Uranium One noose is tightening
Now that the FBI's informant on the Uranium One deal has been outed and the nondisclosure agreement formerly muzzling him abrogated, it is possible to see the outlines of the devastating case to be made against not just Hillary Clinton, but the entire Obama administration. Two intrepid reporters, John Solomon of The Hill and Sara Carter of Circa News and Sinclair Broadcasting, are gaining access to some of the reported 50,000 documents in the possession of William Campbell, the whistleblower who went to the FBI with the scary details of what appeared to him to be an illegal attempt by Russian entities to take over the world uranium market, including even the uranium resources in our ground.
Reporting in The Hill, Solomon calls our attention to what could be a key to understanding the magnitude of the scandal:
Campbell, who was paid $50,000 a month to consult for the firm, was solicited by Rosatom colleagues to help overcome political opposition to the Uranium One purchase while collecting FBI evidence that the sale was part of a larger effort by Moscow to make the U.S. more dependent on Russian uranium, contemporaneous emails and memos show.
"The attached article is of interest as I believe it highlights the ongoing resolve in Russia to gradually and systematically acquire and control global energy resources," Rod Fisk, an American contractor working for the Russians, wrote in a June 24, 2010 email to Campbell.
The Russian plot to "control global energy resources" was reported by Campbell to the FBI a year prior to approval of the acquisition. There is every reason to expect – and the proof would be available to congressional investigators or (cough) a special counsel or U.S. attorney – that this information was passed up the chain to A.G. Eric Holder and even President Obama. Yet CFIUS – the group of agency heads that must approve such transactions on which Holder and Hillary sat – went ahead and approved this sale that the U.S. knew was part of a Russian plot to control the world uranium and energy markets.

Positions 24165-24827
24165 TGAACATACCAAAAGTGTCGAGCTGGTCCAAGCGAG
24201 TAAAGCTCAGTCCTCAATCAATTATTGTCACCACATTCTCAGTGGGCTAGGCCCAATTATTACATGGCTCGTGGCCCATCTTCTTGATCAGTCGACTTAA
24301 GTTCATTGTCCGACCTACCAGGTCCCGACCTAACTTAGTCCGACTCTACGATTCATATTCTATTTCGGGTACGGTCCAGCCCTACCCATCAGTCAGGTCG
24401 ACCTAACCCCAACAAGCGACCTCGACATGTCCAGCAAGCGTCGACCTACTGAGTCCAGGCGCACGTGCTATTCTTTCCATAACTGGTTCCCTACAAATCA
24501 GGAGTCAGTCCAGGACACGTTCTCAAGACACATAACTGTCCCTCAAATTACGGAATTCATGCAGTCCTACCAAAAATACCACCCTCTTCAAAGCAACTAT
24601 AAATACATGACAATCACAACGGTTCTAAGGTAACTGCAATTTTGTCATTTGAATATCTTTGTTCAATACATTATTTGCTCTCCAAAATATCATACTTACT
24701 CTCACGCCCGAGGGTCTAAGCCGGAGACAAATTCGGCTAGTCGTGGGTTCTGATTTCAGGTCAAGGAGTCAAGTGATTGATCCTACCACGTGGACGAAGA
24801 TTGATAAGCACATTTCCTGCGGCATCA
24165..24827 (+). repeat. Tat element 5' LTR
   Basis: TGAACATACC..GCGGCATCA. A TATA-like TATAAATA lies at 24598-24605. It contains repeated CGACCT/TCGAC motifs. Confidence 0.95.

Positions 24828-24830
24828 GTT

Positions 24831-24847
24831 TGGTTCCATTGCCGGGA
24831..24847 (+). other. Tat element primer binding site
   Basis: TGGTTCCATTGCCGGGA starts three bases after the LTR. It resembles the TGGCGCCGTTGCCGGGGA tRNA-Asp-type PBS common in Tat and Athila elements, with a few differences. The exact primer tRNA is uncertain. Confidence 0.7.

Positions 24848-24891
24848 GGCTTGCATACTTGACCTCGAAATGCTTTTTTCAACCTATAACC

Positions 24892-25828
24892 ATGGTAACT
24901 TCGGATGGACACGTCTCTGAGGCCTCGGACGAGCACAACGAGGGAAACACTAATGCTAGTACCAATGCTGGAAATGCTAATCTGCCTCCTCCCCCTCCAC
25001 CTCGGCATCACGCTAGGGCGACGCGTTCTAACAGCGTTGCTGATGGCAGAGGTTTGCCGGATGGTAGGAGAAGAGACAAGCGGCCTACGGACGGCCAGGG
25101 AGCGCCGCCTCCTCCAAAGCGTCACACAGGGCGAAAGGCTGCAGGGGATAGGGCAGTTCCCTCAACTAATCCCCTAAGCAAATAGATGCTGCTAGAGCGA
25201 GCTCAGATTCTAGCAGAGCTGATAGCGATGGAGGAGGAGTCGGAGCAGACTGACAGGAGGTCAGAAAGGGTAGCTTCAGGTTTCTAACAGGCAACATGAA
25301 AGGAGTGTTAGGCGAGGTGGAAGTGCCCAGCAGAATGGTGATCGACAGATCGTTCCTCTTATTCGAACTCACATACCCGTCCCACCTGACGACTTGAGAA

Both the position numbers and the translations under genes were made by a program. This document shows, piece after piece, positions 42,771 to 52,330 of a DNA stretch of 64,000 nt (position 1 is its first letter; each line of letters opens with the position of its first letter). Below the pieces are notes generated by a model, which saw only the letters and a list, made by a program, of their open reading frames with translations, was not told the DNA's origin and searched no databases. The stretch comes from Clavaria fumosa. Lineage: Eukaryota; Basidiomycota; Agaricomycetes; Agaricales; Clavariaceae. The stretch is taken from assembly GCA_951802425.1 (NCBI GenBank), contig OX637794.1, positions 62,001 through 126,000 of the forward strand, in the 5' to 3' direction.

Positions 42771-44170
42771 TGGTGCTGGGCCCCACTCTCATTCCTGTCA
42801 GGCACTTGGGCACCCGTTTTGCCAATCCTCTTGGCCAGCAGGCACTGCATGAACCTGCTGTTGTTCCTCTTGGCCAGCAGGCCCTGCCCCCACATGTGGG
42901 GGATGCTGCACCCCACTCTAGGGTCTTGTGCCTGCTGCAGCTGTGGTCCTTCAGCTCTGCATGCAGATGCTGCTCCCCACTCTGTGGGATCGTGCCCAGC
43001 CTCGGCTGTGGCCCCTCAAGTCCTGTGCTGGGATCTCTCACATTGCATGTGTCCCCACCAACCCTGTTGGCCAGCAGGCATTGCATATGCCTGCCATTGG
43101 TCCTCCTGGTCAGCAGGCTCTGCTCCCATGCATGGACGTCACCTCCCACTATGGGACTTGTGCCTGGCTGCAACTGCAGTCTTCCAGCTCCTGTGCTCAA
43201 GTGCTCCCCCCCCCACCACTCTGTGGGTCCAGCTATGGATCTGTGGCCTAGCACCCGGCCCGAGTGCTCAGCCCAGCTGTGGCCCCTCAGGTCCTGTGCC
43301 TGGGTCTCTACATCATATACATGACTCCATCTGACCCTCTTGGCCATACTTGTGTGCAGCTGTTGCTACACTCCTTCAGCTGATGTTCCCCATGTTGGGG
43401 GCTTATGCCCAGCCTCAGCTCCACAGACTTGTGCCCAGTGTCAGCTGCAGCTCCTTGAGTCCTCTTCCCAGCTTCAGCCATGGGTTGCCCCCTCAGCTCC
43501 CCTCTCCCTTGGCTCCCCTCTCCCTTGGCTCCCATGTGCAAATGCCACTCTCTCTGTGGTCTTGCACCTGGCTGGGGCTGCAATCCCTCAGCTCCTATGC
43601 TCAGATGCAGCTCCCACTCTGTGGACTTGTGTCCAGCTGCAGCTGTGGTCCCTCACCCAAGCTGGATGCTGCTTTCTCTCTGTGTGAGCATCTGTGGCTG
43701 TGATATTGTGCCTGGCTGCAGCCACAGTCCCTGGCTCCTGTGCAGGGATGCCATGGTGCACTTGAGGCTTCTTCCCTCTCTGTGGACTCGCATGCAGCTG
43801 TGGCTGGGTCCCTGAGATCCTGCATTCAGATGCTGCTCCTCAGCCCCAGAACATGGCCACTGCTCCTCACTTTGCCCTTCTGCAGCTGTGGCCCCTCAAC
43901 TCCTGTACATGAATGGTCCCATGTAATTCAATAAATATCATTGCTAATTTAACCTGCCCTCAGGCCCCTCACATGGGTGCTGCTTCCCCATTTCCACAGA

Justice Department officials confirmed the emails and documents gathered by Campbell, saying they were in the possession of the FBI, the department's national security division, and its criminal division at various times over the last decade. They added that Campbell's work was valuable enough that the FBI paid him nearly $200,000, mostly for reimbursements over six years, but that the money also included a check for more than $51,000 in compensation after the final convictions were secured.
The information he gathered on Uranium One was more significant to the counterintelligence aspect of the case that started in 2008 than the eventual criminal prosecutions that began in 2013, they added.
Solomon and Carter were interviewed last night on Hannity, along with Sullivan's lawyer, Victoria Toensing, and under questioning, they let us know that the money trail from Russia all the way to American political figures via cutouts will be exposed by documented evidence.
Now, contemplate the magnitude of a scandal that could demonstrate foreign money leading to the approval of a sale that harms national security and aids a hostile power (about whose danger the Democrats have been hyperventilating for the past year). Here is a poor-quality bootleg video of the segment, which may or may not last on YouTube. If a better copy becomes available, we will post that.
But only if the Sessions Justice Department is willing to press the case, or is forced to approve a special counsel:
The memos, reviewed by The Hill, conflict with statements made by Justice Department officials in recent days that informant William Campbell's prior work won't shed much light on the U.S. government's controversial decision in 2010 to approve Russia's purchase of the Uranium One mining company and its substantial U.S. assets.
Campbell documented for his FBI handlers the first illegal activity by Russians nuclear industry officials in fall 2009, nearly a entire year before the Russian state-owned Rosatom nuclear firm won Obama administration approval for the Uranium One deal, the memos show.
This official reticence, whatever its origin, will be overcome as Sullivan's cache of 50,000 documents leaks out bit by bit. Attorney Toensing knows exactly what she is doing here and how outside pressure can affect the grinding of the gears of justice.